Minimalism: The concept
Buying less has crazy obvious implications for the environment. Less consumption = less production of new resources. (More on that later!)
But minimalism is more than what you do for the environment, it’s also what you do for yourself.
Minimalism is paring your life down to only what you need and what you love, free from the clutches of our obsessive consumer culture.
Minimalism is choosing to not use “things” to synthesise happiness and success. There is little on Earth you can own that gives you meaning and purpose. And minimalism means you focus only on those aspects of life that do.
For some people, this means throwing out all your possessions and moving to a cabin in the woods. For others, it just means a reassembling of priorities and a deeper appreciation for the important things.
For me, I want to rid myself of any distractions that limit the time I spend with what I love. For example, if I don’t love a wardrobe piece and wear it all the time, I’ll get rid of it. It doesn’t bring me joy or serve me in any way, so I don’t feel it belongs in my life anymore. I sell my good clothes on, donate what doesn’t sell, and throw out what’s damaged.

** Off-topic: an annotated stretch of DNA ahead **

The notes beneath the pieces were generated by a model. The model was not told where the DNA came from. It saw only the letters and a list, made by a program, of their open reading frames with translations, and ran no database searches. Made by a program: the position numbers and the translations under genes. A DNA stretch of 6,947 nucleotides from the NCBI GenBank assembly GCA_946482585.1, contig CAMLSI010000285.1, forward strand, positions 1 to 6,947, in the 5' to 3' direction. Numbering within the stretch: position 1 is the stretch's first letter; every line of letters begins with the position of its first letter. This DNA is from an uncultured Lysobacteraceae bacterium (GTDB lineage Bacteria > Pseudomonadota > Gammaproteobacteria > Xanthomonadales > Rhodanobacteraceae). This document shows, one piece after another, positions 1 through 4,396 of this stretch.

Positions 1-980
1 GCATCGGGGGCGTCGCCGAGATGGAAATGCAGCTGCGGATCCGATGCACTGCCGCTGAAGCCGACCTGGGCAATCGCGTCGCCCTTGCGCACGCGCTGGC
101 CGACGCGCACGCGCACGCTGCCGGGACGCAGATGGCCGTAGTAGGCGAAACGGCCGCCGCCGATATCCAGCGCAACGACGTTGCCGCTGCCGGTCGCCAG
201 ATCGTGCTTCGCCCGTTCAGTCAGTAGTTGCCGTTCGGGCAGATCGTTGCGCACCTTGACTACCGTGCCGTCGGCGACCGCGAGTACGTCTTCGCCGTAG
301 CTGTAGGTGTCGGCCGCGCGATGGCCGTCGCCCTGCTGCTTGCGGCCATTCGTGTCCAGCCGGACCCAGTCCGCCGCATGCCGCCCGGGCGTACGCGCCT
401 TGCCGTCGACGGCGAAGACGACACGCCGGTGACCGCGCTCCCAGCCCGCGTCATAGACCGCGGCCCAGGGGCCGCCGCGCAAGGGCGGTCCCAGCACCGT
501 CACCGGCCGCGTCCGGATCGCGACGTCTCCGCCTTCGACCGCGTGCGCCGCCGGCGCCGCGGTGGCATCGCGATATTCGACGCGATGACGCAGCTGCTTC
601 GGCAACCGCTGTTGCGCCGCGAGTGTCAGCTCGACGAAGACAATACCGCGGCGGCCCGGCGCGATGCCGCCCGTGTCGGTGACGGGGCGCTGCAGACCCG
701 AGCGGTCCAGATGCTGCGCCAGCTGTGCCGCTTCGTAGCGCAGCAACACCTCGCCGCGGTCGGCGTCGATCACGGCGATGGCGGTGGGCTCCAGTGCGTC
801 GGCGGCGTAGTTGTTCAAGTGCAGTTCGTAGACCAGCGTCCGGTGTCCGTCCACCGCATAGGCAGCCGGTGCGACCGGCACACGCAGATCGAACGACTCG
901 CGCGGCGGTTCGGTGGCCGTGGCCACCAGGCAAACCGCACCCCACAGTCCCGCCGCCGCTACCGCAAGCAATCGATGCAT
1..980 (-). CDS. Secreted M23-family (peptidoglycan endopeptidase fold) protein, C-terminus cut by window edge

I also try to apply this to bringing new pieces into my wardrobe. I don’t always succeed because quitting shopping is hard, but I try. If it’s not on a pre-constructed list of things I’ve noticed I need, I’m not allowed to buy it. If it doesn’t go with the rest of my wardrobe, I’m not allowed to buy it. If it isn’t good quality for money and made ethically, I’m not allowed to buy it.
And most importantly, if I don’t have the money in my bank account right now, I will not buy it. (Do you really think debt brings you freedom or happiness?)
So that is a very brief overview of what I mean when I talk about minimalism. There are no rules in being a minimalist. You can be a large family who needs two cars just to transport all the people and possessions, or you can be Steve Jobs-esque and refuse to eat food or own furniture. Both ends of the spectrum can call themselves a minimalist if they so wish. What matters is that you cut the crap and limit wastage so you can focus only on what’s good.
(And what’s good is subject to interpretation.)